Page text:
A Federal Aviation Administration program that would transform air traffic control and contribute billions of dollars to contractors' coffers could be scaled down and delayed a decade if $1.2 trillion in automatic federal cuts occur as scheduled on Jan. 2, according to a new report.
One of two scenarios would occur if Congress doesn't find some alternative to sequestration, according to a new report conducted by Philadelphia-based economic research company Econsult Corp., and commissioned by the Aerospace Industries Association. Both scenarios would hit the Next Generation Air Transportation System — or NextGen — in varying degrees.
Budget reductions will either be distributed proportionally in the agency's overall budget, two-thirds of which supports current operations and one-third of which supports NextGen development, or they will primarily be applied to research and development, with the biggest impact felt by the NextGen program, the report states.
The second scenario would obviously be more damaging to NextGen, which received $11 billion in funding through 2015 under the FAA reauthorization legislation President Barack Obama signed in February 2012. Cuts that focus on nonoperating portions of the FAA budget — including research and development, capital equipment and facilities — would translate into a 10-year delay in implementing a modified, less upgraded air transportation system by 2035. The current timetable estimates full implementation would be achieved by 2025.
The cost of lost benefits realized by NextGen include reduced aircraft operating expenditures and improved system performance, totaling more than $200 billion by the end of 2035.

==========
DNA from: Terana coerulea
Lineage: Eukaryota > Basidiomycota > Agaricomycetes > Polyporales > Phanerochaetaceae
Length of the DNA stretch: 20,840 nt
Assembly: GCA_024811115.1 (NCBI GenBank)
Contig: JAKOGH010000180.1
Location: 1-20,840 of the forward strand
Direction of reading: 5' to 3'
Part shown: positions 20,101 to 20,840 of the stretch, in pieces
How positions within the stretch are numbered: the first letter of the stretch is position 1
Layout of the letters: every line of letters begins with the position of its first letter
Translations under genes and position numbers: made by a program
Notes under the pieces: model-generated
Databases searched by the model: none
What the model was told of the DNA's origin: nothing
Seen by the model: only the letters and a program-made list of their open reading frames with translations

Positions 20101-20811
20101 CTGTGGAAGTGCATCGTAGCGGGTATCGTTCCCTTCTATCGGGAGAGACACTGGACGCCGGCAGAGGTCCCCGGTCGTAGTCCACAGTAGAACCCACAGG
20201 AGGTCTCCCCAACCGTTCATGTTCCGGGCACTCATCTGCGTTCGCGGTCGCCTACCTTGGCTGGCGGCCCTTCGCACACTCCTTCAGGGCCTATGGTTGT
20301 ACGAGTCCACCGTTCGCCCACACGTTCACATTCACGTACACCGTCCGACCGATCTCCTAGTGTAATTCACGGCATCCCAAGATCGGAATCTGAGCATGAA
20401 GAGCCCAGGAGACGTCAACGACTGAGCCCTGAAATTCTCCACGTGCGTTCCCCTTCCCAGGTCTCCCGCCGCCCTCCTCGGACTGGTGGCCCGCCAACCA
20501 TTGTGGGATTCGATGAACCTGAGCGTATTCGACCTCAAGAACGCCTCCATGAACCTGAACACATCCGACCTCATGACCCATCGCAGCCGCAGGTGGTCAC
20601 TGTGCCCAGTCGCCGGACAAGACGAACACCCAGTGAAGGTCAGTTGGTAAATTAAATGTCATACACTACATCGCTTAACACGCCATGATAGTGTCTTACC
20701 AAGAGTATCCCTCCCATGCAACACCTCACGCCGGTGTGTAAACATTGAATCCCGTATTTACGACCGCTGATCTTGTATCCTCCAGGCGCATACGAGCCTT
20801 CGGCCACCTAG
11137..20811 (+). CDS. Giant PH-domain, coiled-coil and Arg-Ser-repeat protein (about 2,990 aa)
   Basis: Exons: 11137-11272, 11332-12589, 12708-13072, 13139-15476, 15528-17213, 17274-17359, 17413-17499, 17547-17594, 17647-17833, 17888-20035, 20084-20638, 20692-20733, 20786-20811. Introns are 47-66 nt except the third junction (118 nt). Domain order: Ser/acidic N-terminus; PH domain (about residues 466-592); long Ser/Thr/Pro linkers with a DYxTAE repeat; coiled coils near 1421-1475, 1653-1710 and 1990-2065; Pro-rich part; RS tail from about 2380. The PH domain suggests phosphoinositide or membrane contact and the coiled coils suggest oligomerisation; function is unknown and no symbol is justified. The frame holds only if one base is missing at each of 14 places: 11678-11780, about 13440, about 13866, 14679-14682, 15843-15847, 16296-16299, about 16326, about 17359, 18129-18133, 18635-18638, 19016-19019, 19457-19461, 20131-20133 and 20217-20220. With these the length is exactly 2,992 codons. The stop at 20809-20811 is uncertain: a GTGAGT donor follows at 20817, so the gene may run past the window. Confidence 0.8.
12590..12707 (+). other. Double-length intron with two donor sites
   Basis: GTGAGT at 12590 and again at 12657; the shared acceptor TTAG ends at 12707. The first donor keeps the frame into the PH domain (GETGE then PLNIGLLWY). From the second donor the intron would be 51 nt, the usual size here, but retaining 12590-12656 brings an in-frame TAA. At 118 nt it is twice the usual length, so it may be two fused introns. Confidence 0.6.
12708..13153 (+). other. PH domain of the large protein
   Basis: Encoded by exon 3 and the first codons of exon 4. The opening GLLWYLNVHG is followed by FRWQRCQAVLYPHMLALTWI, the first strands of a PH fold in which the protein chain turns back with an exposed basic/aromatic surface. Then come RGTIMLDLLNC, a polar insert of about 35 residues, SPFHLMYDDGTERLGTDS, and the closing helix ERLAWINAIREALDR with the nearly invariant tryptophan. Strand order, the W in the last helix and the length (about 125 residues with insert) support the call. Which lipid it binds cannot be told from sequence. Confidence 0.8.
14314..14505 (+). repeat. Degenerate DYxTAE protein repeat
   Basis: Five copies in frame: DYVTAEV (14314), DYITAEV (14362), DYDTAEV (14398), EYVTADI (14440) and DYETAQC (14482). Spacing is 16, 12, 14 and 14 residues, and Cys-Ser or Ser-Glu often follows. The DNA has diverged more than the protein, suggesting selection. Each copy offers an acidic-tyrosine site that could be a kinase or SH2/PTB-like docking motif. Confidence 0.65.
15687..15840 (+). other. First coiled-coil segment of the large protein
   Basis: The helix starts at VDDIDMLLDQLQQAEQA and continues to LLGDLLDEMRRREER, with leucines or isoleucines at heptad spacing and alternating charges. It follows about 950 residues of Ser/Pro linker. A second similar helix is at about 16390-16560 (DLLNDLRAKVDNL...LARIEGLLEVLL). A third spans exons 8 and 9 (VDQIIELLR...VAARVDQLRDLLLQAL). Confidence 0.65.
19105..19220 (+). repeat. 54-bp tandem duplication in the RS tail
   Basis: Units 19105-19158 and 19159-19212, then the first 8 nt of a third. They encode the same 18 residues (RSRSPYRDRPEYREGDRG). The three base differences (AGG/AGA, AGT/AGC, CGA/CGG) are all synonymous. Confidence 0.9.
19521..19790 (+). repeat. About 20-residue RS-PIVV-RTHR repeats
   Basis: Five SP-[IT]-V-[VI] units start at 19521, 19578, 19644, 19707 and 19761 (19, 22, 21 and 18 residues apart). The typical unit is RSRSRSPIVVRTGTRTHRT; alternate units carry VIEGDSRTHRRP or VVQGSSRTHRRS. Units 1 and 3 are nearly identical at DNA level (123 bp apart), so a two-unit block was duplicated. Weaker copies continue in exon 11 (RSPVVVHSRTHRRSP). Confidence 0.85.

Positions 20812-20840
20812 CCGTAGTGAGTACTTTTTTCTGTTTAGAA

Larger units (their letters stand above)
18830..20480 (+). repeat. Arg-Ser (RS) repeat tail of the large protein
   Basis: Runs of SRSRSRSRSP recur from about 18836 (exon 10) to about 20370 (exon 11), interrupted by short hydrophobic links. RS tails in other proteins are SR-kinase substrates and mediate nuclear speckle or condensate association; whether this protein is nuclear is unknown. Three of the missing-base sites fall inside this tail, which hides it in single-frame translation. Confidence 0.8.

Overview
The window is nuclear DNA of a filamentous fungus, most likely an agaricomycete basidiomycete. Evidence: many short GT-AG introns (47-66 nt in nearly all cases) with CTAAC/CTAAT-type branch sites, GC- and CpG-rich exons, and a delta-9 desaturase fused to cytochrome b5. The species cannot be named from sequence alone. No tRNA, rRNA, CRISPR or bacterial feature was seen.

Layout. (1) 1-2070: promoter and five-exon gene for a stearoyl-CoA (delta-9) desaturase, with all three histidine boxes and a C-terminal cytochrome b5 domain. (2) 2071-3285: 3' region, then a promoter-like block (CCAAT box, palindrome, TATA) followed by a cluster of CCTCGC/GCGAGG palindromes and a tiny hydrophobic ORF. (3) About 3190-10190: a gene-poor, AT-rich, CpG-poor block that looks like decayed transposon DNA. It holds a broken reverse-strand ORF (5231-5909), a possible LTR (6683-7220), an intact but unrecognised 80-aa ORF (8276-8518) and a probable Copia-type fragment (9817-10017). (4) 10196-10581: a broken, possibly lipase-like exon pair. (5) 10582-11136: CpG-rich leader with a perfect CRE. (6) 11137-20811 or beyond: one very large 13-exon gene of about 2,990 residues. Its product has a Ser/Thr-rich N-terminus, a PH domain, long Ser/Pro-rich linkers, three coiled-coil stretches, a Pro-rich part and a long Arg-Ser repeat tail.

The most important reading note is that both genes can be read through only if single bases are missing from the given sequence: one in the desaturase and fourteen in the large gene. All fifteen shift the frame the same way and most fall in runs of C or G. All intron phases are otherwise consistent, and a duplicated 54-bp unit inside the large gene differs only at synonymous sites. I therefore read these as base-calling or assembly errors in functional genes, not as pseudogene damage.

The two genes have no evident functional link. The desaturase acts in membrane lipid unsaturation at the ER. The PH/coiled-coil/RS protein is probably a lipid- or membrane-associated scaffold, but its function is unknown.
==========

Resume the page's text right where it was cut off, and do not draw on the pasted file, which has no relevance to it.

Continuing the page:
Additionally, the program cuts would hurt companies that already hold NextGen contracts.
The Boeing Co., General Dynamics Corp. and Exelis Inc., for example, each won 10-year engineering contracts in May 2010 worth up to $1 billion each to demonstrate NextGen capabilities.
Also potentially affected would be Fairfax-based SRA International Inc., Chantilly-based TASC Inc. and Human Solutions Inc. in D.C. , which each won contracts to compete for up to about $400 million in task orders to provide engineering and program management services. The contracts, which have a base period of three years and two two-year options, are just one sliver of what the FAA has planned as it transforms air traffic control through its NextGen program.
The first scenario that directly hits current operations would lead to the closure of 246 airport control towers, the layoff of 1,200 air traffic controllers and 10,600 airport screeners and inspection officers. NextGen would be affected to a much lesser degree.
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